The Karnataka Agriculture Produce Market Committee (Amendment) Ordinance, 2020 – A Decision Without Forethought

Jehosh Paul

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On 14 May 2020, the Government of Karnataka amended the Agriculture Produce Market Committee Act through the ordinance route. This Amendment was in line with the wave of other policy alterations that rode high on the tide of liberalisation which includes but is not limited to Air India, BPCL, PSU Banks and Defence production. The Agriculture sector that had earned a leviathan like reputation for indulging in the blood bath of farmers was coupled with the economic downward spiral which exacerbated the already despicable situation. It caused the Government to arrive at a conclusion that the future of the agriculture sector was abysmal and the only panacea to this was to open up the sector for private players. In pursuance of the same, the Centre issued strict instruction to the State Governments to implement its Model Agriculture Produce and Livestock Marketing (Facilitation & Promotion) Act, 2017 and the Karnataka Government heeded to it and paved way for a liberalised and deregulated agricultural sector.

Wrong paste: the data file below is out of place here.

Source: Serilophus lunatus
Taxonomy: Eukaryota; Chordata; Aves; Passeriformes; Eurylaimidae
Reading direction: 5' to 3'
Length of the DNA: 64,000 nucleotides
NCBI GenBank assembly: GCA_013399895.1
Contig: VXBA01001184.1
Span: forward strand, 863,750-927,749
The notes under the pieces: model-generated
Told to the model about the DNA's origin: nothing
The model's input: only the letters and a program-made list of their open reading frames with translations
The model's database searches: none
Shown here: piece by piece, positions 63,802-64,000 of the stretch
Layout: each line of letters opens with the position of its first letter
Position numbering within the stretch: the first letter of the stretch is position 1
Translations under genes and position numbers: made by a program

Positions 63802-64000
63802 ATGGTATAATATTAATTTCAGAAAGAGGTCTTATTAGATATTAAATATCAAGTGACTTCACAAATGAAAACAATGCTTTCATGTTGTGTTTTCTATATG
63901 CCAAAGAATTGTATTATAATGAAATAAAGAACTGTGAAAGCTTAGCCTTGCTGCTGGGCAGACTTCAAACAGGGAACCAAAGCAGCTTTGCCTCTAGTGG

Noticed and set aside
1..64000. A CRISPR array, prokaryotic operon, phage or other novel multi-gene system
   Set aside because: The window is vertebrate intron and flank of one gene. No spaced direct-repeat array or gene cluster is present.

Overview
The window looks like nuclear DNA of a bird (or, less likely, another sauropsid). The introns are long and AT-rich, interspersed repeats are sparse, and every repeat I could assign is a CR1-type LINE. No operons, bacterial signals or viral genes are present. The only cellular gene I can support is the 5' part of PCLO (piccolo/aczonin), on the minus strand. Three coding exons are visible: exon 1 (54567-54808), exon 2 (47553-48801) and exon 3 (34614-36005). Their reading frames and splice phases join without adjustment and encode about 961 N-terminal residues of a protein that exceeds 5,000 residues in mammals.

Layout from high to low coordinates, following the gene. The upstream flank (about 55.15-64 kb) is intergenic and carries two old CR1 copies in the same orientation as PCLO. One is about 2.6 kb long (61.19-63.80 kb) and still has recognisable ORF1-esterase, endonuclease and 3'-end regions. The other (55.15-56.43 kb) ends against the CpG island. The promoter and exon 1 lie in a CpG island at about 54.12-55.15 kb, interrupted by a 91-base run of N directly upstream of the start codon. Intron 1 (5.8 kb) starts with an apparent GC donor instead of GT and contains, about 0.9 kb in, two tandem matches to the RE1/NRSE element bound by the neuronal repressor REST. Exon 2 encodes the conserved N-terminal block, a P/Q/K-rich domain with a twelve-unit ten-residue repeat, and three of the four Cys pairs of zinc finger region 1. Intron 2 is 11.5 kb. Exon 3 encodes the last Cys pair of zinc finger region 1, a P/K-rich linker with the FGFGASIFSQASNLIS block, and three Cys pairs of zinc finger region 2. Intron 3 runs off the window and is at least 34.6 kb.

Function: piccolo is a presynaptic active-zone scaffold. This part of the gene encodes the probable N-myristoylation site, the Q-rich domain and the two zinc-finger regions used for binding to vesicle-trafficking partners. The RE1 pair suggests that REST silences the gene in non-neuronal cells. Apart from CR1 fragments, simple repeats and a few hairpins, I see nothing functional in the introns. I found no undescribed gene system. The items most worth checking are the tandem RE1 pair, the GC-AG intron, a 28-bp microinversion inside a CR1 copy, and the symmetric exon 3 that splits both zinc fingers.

While the letter of the law-amending ordinance is not yet out in the public domain, the Chief Minister informed the media that the amendment did not take away the powers of the Agriculture Produce Market Committee (Hereinafter referred to as APMC) in its entirety but rather amended two sections of the APMC Act so as to 1) Limit the powers of the APMCs and 2) Enable the farmers to sell their produce directly to the private players. These amendments although without an iota of doubt ends the APMC’s monopoly over the farmer’s produce and reinforces the farmers’ ‘right to choose’, what is also required to be conclusively evinced is that the ‘laissez-faire market’ and ‘freedom to contract’ are beneficial to the farmers as well as the economy in the long run. In other words, this ordinance in order to achieve its objectives must secure a green-tick in the checkbox of it having a rational nexus with the end goals sought. Therefore, the questions that now naturally arise are that – Can a farmer have an equal bargaining power without the intervention of the APMCs? What are the potential pitfalls that need to be foreseen and addressed? and Do these policy changes have any implications on food security?